Other people have said this better than me but I want to collate those responses here because this still happens all the time and it’s always irritating.
Despite being a relatively small issue, this one’s important to me. Hopefully I’ll explain why and what you can do to address it too.
An (imperfect) example that fellow nerds will be very familiar with is:
To boldly go where no-one has gone before
You’ll recognise that as part of the Star Trek: The Next Generation opening credits. In a previous iteration, it went thus:
To boldly go where no man has gone before
Split infinitive pedantry aside (you’re wrong, anyway), unfortunately this change was less about including women and more about including non-human species, but, hey. Take what you can get.
There are far more examples, though, and since whenever we discuss this some men will tend to get very angry, let’s look at it in a bit more detail.
The same people
Who say “Stop whining, women have it worse elsewhere”
Are the same people
Who say “HOW DARE YOU
I have struggled.”
Not like millions have.
We are privileged
We can improve
These are not mutually exclusive things.
#MeToo has led to a lot of questions about what healthy interactions look like between people where at least one of the parties wants something sexy to happen. Unfortunately, a very widespread lack of understanding (and in many cases coupled with disregard for the safety or feelings of others) means that a huge number of people have been subject to painful experiences.
Sometimes men’s fears about ‘being labelled a harasser or rapist’ are absurd and absolutely should be met with derision (also, try living in fear of actually being assaulted) – if you can’t understand the difference between flirting and harassing, please get yourself some help. This is your problem to fix. Also watch this video!
But there is also a deeper problem in that we get a lot of bad information and there are vacuums that are filled with nonsense when it comes to sex and relationships, while we grow up. I recall chatting with friends around the time that the original 50 Shades film was announced (wtf?! we exclaimed – then last year brought us the second) and our discussions of abuse, relationships and sex education in schools; how bad it all is.
Note: this post discusses violence with weapons and death by suicide.
The US has an absurd rate of gun deaths – by accident, deliberate homicide or suicide (again, deliberate or accidental):
“[we could] expect a country’s rate of gun violence deaths to be based solely on its socioeconomic status. By that measure, the U.S. should only be seeing .79 deaths per 100,000 people — almost five times less than its actual rate of 3.85 deaths per 100,000.”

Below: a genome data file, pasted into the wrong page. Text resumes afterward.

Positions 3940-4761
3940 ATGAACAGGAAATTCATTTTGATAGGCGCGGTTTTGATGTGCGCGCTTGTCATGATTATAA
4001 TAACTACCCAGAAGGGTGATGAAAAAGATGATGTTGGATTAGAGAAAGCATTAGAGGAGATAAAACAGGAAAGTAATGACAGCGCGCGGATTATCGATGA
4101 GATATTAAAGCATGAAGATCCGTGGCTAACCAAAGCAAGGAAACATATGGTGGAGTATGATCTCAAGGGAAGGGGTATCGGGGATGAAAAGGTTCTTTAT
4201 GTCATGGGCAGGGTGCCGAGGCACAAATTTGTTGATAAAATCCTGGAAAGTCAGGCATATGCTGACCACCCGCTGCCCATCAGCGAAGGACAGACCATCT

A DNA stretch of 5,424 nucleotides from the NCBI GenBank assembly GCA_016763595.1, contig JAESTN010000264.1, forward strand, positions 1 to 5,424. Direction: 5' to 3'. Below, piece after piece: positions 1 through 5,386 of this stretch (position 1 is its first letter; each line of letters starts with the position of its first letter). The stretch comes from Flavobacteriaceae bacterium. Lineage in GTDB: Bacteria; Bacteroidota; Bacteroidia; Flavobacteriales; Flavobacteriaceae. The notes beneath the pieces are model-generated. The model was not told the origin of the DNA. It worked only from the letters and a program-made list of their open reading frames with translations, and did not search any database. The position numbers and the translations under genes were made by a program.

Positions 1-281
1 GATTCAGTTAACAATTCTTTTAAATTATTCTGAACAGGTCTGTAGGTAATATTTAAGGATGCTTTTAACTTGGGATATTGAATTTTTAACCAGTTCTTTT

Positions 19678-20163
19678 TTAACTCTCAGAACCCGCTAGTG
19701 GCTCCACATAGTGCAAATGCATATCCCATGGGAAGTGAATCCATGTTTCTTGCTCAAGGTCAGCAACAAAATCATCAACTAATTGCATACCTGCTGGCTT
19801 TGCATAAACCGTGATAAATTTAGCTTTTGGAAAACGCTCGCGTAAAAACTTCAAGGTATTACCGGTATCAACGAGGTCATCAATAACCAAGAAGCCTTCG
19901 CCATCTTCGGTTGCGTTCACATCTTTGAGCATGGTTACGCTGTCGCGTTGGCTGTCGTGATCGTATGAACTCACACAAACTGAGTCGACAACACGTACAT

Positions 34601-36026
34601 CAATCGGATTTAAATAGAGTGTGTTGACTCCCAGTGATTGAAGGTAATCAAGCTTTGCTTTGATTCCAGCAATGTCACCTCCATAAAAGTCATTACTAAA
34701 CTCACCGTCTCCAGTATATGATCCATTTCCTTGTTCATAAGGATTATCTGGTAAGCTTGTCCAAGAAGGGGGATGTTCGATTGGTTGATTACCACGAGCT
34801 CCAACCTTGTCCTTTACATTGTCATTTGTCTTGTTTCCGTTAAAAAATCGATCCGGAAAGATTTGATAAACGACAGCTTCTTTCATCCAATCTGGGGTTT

Whenever a high-profile shooting occurs (and they’re so common, every week if not every day, that we have different categories like where did the shooting happen, who perpetrated it and why, how many victims were there; one, several or tens/a mass, and was there some kind of statement being made) people are very quick to blame something other than the access to weapons: mental illness.
But I wish people would stop doing this… Continue reading
One of the best aspects of the the science communication-type roles I’ve had can be the variety.
Depending on where you are and how established the team is (the team ‘me’ was the best!); one day writing articles, the next editing photos/doing some graphic design, web editing, interviews, filming prep, answering questions – or something new.
I’ve been lucky to work on some digital animations with a London-based company, Phospho and will share them here – please note that I don’t own them, however (details in the credits).
I worked with Phospho to write scripts, refine storyboards, and voice these videos – with help from other cancer experts. Happy to answer questions below!
I am not happy to write this. Not a bit. There is absolutely no joy in “I told you so” when “These people are deadly” is again reality.
It’s sickening that having mentioned one murderer so recently, they been invoked in the killing of another 10 innocent people. Another 10 families inverted as misogynistic hate groups congregate online. Update: sadly, this has a ‘more recent incidents‘ section now.
I do think it is our responsibility to pay attention to these elements of hate because ignoring them has never made them go away.
This is a resource for learning about “incels” and associated hate groups of the manosphere – the broiling mess of anti-women communities on the internet. I think it’s important to learn about this, so please take some time if you can.
[Content notes for sexual violence]
“Of all the misogynistic communities I’ve looked at online, this is the most frightening,” @DavidFutrelle says.
— On Point – NPR (@OnPointRadio) April 27, 2018
A great way is to follow David on Twitter and/or get email updates from We Hunted The Mammoth – a truly heroic group, started by him, that summarises what these people are up to so we don’t have to get close to it.